Mountain Métis Today
Most of the outfitters in Willmore Wilderness Park are Métis.
Many of their outfits are over 100 years old.
During the next century, after the forced migration of the Mountain Métis, families settled in the Edson, Robb, Cadomin, Brule, Hinton, and Grande Cache areas, adopting the traditional lifestyle of hunting, trapping, guiding, and outfitting.
The Mountain Métis have a rich history of land management—trapping, guiding and outfitting. During the 1950s, many lobbied MLA Norman Willmore to protect the eastern slopes, which resulted in the Willmore Wilderness Act. This sophisticated mountain society has been successful in protecting this 4500 sq kilometers of mountain wilderness because of foresight and activism. The Mountain Métis have over 200 years of wildlife and wilderness management skills.
It should be noted that Métis families also run several backcountry lodges in the region. These include Rock Lake Lodge, Sheep Creek Backcountry Lodge and Horseback Adventurers Ltd., and West Ridge Cabins. It should also be noted that Métis families run fifty percent of the mountain lodges and accommodations in the region. The business and entrepreneurial skills run deep in the veins of this community, who are truly "otipemisiwak" or the Independent Ones.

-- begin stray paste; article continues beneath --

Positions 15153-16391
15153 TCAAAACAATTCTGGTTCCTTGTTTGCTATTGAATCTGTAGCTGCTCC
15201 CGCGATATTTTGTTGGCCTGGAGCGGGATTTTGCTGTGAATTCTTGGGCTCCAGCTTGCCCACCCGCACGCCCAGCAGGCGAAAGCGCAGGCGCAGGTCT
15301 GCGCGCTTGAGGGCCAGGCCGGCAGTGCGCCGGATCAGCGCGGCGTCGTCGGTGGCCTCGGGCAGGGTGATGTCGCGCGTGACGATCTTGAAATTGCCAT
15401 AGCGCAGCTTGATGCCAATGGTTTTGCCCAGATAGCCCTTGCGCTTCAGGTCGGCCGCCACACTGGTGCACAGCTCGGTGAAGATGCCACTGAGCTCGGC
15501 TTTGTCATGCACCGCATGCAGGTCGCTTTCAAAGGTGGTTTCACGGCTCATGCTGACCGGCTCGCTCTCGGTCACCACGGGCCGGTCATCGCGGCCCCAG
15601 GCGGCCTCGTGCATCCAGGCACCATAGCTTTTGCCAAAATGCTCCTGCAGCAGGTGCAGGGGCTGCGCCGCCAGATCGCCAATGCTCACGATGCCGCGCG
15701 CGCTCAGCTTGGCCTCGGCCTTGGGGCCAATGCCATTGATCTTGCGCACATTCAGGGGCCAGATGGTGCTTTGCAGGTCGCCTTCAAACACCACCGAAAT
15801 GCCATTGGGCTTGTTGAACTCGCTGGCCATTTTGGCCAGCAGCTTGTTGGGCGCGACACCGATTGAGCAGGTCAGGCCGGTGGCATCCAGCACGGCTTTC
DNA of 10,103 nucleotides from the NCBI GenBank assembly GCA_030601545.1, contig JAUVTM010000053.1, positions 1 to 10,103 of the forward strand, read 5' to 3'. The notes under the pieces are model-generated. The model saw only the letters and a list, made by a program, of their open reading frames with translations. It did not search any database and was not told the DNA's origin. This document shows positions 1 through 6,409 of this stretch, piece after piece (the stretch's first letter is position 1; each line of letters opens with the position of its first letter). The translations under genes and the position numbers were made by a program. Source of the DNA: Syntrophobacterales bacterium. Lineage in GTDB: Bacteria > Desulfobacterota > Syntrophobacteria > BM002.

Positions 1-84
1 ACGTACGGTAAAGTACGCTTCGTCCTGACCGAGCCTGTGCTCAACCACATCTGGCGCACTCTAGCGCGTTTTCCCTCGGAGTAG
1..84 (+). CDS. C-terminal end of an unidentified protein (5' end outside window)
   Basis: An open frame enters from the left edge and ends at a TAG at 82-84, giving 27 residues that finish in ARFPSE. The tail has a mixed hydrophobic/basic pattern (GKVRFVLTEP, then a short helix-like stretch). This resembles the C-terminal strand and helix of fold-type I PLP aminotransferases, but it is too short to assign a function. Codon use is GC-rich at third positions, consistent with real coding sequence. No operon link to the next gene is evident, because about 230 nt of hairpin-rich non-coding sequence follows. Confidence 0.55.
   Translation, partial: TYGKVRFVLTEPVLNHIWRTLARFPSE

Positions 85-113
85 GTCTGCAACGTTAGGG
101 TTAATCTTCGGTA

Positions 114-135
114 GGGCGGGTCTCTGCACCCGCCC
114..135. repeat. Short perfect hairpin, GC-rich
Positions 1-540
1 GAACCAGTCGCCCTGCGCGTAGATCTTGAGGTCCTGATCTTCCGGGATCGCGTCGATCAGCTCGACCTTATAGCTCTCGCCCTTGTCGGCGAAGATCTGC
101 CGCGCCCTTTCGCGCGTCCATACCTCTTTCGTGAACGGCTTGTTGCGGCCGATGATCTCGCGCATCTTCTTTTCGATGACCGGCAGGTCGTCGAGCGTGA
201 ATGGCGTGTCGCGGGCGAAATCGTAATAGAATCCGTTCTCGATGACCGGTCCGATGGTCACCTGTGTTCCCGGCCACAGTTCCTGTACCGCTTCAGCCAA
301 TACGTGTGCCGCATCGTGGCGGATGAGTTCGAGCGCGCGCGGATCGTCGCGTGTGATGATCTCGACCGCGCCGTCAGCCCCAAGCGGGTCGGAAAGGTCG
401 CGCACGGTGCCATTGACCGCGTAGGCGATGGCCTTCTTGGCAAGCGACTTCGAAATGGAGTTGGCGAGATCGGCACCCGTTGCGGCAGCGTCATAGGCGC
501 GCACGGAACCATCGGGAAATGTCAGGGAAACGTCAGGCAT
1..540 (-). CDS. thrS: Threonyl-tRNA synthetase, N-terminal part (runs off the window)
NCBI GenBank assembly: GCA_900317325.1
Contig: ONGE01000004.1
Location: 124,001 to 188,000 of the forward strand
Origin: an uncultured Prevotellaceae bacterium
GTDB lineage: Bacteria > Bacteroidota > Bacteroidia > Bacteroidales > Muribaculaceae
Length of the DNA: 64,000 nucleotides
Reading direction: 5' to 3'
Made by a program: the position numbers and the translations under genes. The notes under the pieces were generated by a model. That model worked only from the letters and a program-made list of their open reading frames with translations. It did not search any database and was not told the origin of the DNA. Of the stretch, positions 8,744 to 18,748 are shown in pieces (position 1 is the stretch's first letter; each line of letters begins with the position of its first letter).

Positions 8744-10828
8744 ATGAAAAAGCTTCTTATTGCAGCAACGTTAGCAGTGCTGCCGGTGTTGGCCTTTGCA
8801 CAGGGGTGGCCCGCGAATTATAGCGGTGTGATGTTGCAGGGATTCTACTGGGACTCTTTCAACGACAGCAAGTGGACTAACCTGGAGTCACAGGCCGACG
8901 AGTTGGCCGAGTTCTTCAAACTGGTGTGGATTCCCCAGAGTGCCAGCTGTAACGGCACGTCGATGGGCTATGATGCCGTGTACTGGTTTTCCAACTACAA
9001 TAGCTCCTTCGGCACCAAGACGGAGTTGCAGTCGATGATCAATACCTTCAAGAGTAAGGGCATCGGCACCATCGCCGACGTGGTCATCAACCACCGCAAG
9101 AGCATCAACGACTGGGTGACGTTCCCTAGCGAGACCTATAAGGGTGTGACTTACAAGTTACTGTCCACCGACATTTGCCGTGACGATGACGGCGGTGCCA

Today, most of the commercial trail riding outfitters in Willmore Wilderness Park are Métis and operate outfitting businesses that are in some cases over 100 years old. These outfitters possess a wealth of knowledge and understanding of Alberta's eastern slopes. Many of the traplines on Alberta's eastern slopes are also held by Métis trappers. The Mountain Métis were the first businessmen in the Rocky Mountain Region, and they continue to conduct traditional operations to this day. The Mountain Métis have several centuries of mountain management expertise. Their knowledge should be used in a government or industry consultation process.
The Mountain Métis have expanded and grown since Jacco Findlay first arrived on Alberta's eastern slopes in the late 1700s. Despite the time passage, many of their traditions remain strong to this day. There are many descendants of the fur trade on the eastern slopes. New Métis families have come to join their ranks. What keeps the community vibrant is the strong bond of the mountain traditions. Hunting, trapping, guiding, outfitting, and horsemanship skills are but a few of the Mountain Métis traditions. Gathering edible and medicinal plants is a family and often a community activity. Many still make traditional hides and beautiful beadwork.
The Mountain Métis leadership is committed to keeping the Métis community alive and well. The Mountain Métis organization runs a community hall and hosts events. Socialization is critical to the health of any community and the Mountain Métis have regular community events throughout the year.